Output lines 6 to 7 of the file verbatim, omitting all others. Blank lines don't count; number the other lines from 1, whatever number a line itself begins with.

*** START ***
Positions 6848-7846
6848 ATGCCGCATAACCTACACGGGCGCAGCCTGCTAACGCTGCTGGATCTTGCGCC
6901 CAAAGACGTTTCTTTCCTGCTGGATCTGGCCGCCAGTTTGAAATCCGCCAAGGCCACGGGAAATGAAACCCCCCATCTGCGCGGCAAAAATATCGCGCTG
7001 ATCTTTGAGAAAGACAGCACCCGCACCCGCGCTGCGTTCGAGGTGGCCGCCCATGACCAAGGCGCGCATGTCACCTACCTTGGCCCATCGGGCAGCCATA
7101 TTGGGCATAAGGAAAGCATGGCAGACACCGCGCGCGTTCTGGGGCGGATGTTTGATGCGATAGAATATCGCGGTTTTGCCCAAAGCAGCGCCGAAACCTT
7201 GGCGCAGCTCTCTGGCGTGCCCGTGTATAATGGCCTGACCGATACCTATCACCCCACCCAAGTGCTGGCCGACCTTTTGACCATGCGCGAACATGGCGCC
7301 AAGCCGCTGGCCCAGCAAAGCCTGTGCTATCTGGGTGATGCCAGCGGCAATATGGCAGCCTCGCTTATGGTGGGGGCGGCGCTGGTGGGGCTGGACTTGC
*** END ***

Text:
7201 GGCGCAGCTCTCTGGCGTGCCCGTGTATAATGGCCTGACCGATACCTATCACCCCACCCAAGTGCTGGCCGACCTTTTGACCATGCGCGAACATGGCGCC
7301 AAGCCGCTGGCCCAGCAAAGCCTGTGCTATCTGGGTGATGCCAGCGGCAATATGGCAGCCTCGCTTATGGTGGGGGCGGCGCTGGTGGGGCTGGACTTGC